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Emerging renewable industries are driving the need for new technologies, helping Australia compete on the world stage while creating jobs and jumpstarting the economy. AIS is working to support industry sectors to be forward-looking, flexible, and responsive in skills development, as new opportunities and challenges arise.
The success story of renewable energies in Australia is reflected in two reports recently released by the Clean Energy Council (CEC). The Clean Energy at Work report released last week highlights the results of the largest study of current and projected employment in the renewable energy industry in Australia, covering small-scale rooftop solar, large-scale solar and wind, hydro and pumped hydro, battery storage and the associated supply chains. It finds that the renewable energy industry, which currently employs over 25,000 workers, could generate 44,000 jobs by 2025. It also projects 70 per cent of renewable energy jobs could be in rural and regional Australia by 2035.
The second report, A Clean Recovery, argues that investment in renewable energy and energy storage can assist the national economic recovery effort post COVID-19 by creating thousands of new jobs, empowering consumers, bringing economic activity to regional communities, lowering power prices and creating the smart infrastructure of the future that can cement Australia’s place as a global clean energy superpower.
The ESI Generation and Transmission Distribution and Rail Industry Reference Committees (IRCs) are completing two projects in wind power generation and renewable technologies that provide the necessary skills for the growing number of field operations roles required by Australia’s power generation sector. These projects will help workers acquire technical skills identified as a priority for the renewable energy industry.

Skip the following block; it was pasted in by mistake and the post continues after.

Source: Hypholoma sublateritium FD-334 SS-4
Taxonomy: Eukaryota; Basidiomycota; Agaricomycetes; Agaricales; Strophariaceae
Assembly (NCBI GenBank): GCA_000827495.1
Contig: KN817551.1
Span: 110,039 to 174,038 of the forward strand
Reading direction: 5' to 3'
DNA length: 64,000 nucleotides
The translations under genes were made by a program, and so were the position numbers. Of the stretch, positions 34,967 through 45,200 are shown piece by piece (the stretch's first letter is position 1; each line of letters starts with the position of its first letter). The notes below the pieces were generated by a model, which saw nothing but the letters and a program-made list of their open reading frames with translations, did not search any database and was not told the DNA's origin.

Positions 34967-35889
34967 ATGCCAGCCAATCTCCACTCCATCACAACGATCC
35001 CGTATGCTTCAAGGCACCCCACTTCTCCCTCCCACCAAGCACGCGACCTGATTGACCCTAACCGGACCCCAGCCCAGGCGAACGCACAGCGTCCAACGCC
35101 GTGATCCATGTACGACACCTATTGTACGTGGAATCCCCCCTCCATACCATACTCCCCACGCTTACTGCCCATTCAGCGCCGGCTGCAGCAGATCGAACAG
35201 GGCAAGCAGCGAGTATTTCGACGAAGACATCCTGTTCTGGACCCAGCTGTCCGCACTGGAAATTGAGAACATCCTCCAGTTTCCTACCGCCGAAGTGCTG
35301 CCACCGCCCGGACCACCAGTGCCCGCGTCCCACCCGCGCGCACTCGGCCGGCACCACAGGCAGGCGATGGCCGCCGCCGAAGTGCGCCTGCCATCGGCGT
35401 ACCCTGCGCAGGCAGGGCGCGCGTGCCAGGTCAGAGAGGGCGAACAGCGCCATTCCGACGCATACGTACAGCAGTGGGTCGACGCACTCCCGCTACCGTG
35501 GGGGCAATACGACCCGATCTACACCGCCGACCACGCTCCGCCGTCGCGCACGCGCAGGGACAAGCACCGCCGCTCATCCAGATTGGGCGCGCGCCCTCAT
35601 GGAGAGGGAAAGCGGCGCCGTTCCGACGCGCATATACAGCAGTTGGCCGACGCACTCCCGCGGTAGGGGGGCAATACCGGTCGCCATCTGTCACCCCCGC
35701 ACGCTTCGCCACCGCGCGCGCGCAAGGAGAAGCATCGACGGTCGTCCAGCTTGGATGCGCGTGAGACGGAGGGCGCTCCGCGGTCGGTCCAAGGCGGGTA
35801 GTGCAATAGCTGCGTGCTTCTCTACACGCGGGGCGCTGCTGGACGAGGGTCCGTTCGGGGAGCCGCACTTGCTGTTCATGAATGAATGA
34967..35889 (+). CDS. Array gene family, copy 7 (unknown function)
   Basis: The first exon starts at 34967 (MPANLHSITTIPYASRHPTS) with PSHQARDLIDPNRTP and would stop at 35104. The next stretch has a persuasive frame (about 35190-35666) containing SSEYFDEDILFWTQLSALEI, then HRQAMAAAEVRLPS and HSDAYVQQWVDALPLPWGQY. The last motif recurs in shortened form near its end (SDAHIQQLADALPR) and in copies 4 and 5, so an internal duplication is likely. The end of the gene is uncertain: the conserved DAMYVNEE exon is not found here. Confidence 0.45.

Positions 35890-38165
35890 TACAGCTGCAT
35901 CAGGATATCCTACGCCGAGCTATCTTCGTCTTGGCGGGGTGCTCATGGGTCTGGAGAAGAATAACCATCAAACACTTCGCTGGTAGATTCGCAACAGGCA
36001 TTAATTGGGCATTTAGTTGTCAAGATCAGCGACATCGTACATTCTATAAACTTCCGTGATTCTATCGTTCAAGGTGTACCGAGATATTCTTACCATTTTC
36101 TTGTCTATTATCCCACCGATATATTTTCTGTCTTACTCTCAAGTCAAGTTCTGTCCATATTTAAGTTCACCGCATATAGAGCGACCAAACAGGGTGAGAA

In November 2019, the Council of Australian Governments (COAG) Energy Council published Australia’s National Hydrogen Strategy, which outlines an adaptive approach equipping Australia to quickly ‘scale-up’ as the hydrogen market grows. It includes a set of nationally co-ordinated actions involving governments, industry, and the community.
A strategic priority for the Gas IRC is to review, update and develop units of competency and qualifications, as hydrogen power becomes increasingly important to the training packages of various industry sectors.
Specific skills gaps have already been identified in relation to handling, distribution, and safety management of hydrogen at the trade level.
AIS is working closely with the Australian Hydrogen Council and initiating industry engagement strategies to identify and document skills needed to harness hydrogen technology.